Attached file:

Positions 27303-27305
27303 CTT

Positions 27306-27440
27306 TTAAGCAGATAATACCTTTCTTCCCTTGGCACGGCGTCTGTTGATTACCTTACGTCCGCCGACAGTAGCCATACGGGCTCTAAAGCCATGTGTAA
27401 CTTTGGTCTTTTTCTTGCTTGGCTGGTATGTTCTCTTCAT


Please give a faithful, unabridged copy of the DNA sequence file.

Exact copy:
Positions 27303-27305
27303 CTT

Positions 27306-27440
27306 TTAAGCAGATAATACCTTTCTTCCCTTGGCACGGCGTCTGTTGATTACCTTACGTCCGCCGACAGTAGCCATACGGGCTCTAAAGCCATGTGTAA
27401 CTTTGGTCTTTTTCTTGCTTGGCTGGTATGTTCTCTTCAT